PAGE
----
Are you looking after your internet security?
Optimise your protection online with our tips and advice on internet safety
Nowadays there’s a wealth of internet and communication options available. And from telephone lines, to emails, to websites – they all unfortunately come with their own individual security risks.
It’s more important than ever to be familiar with what the risks are, and know how you can best keep yourself safe from scams.
We’ve listed the most common types of scams and advice on how to avoid them – so you can learn to spot scams and be protected!
How do online scams target you in 2020?
While not every internet threat is easy to prevent – with awareness, you can learn to spot them fairly easily. Knowing exactly what threats exist, means you’ll be able to identify them if they come your way.
Get familiar with these common risks:
This is ‘old-school scamming’ – and while you may think there are more important threats out there, this one is still commonly used and deserves a little wariness.
How will someone attempt to phone scam you? By contacting you on a personal number, and asking you directly for access into your accounts or for personal information.
What will a phone scam look like? Luckily, phone scams can be quite easy to identify. But they are getting a little smarter these days, so look out for the following warning signs that the person behind the phone is in fact, a scammer:
- The person claims to be calling is from a bank, charity, or service provider
- A demand for instant action
- Insisting that a functioning device or system is broken and putting you at risk
Another scam circulating across NZ recently is the 0900 number scam. You may receive a call from an 0900 number, which aims to have a person return the hung-up call, and in turn you could be charged a huge bill for calling a premium 0900 number.
Tip: if you don’t recognise the number, or it looks dodgy, it is best to ignore it.
Phishing – pronounced ‘fishing’ – is a dangerous cyber threat. Scammers will attempt to obtain sensitive information such as passwords and credit card details. The scammer usually disguises themselves online as a trustworthy source, and asks you to input your personal information.
How will someone attempt to ‘phish’ you? Usually, phishing scams are done through a targeted form of communication. You can receive a ‘phishing’ message on email, text, or social media accounts.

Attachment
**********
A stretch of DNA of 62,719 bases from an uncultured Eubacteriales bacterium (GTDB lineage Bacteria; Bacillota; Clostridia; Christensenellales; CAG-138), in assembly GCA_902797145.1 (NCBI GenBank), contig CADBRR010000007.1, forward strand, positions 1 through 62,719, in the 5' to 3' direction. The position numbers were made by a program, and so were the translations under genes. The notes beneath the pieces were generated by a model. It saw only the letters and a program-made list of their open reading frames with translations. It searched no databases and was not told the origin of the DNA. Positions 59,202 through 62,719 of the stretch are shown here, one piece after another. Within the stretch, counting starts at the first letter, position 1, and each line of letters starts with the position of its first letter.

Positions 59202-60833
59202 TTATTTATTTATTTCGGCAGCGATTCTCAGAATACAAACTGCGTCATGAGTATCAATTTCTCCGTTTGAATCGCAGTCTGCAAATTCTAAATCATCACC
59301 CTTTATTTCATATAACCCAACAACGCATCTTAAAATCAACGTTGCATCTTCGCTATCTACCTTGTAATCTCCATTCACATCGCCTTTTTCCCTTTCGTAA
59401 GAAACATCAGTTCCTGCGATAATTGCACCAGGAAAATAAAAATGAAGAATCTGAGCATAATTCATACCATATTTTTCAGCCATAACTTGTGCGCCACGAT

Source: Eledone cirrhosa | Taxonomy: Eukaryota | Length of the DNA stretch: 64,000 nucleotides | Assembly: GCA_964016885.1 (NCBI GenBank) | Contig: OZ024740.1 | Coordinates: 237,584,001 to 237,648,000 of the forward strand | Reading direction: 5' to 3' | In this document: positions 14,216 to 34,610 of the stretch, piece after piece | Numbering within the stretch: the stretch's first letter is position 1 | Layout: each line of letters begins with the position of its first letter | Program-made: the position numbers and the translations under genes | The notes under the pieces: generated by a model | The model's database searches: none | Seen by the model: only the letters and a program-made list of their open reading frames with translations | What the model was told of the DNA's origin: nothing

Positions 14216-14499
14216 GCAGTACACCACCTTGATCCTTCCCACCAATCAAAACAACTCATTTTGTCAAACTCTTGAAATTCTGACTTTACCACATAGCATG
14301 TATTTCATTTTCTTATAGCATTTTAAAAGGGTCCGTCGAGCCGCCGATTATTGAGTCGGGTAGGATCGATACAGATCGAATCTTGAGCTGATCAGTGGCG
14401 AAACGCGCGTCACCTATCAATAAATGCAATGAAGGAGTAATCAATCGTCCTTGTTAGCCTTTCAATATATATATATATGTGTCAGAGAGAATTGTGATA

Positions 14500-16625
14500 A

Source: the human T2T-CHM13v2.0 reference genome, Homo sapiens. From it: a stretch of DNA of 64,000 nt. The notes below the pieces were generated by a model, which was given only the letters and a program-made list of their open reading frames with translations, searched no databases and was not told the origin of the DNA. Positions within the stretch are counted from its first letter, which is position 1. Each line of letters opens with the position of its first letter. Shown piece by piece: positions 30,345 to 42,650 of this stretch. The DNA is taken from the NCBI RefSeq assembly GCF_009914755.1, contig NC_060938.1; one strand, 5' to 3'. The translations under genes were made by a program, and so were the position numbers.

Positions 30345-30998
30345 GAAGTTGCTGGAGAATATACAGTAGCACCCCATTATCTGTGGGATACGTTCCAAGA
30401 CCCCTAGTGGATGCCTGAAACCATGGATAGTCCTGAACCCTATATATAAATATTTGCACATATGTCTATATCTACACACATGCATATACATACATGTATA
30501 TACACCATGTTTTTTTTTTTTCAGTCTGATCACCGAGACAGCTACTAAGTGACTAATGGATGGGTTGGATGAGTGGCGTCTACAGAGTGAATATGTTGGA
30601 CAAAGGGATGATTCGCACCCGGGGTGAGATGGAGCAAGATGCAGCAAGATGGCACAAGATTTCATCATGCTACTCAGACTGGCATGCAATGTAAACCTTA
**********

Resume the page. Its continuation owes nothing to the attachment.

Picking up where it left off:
What do phishing scams look like? It’s fairly simple – anything asking you to input personal data that is not a trustworthy source, is probably a scam. Banks, for example, never ask for your personal details over the phone.
It can commonly include:
- Messaging requesting an urgent or instant verification that demands personal information
- Misspelled URLs and the use of subdomains
- Links leading to an instant form submission
Pop up scams
It’s currently gaining a lot of popularity on the internet, so pop up scams are important to get your head around. Scammers attempt to obtain personal information from you through pop ups on your screens, which they have access to due to gaining your IP address.
How will someone attempt to scam you with a pop up? It’s just as simple as it sounds, a pop up on your screen. These ‘personalised’ pop ups are created from scammers identifying an IP address from your internet provider and generating an automatic message to send through.
What do pop up scams look like? These scams often offer you a prize or free hand out, with the catch being that you have to pay for shipping – only turning into full blown transactions from your bank account. They can also come up an ‘authority’ claiming to present an issue with your software or accounts.
To identify a pop up scam, look out for:
- Poor spelling and grammar
- The pop up claiming to be an official authority (banks and service providers will never attempt to contact you through a pop up on your screen)
- Repeated pop-ups of the same advert
Keep in mind, we only run competitions and giveaways through our Facebook page or an email campaign.
How to best protect your online safety
To keep yourself safe and secure online, follow these easy tips:
Lock it up
No matter what device, there needs to be a password on it. Make sure that you always lock up your mobile phones with a password – although these days there’s quite a few options to consider.
- Pin code
- Pattern password
- Fingerprint identification
Your laptops, tablets and other devices generally require a longer, stronger password, which brings us to our next point:
Design a strong password
To prevent any hacking, protect your online safety, and to make sure your private information is as safe as it can be – make sure you have a secure password:
- Use a range of uppercase and lowercase letters, numbers and symbols
- At least 6 characters in length
- Don’t use any personal names, or numbers derived from birthdays
- Long phrases that include ‘spaces’ are the best i.e. the cat pool into the mop
To help protect your online safety, you can consider using tools like lastpass. They safely store your password access to online sites, and mean you can generate more complicated passwords while still maintaining a secure ‘bank’ of passwords.
Keep yourself private
You keep your private life – private, right? Well, the same should apply to your life on the internet.
What’s important to remember with any social media accounts is that if you don’t personalise your privacy settings, anyone can have access to your information.
Always make sure to go through your settings to personalise how much information you want to allow public access. And remember that whatever information you chose to leave public, can be seen by anyone.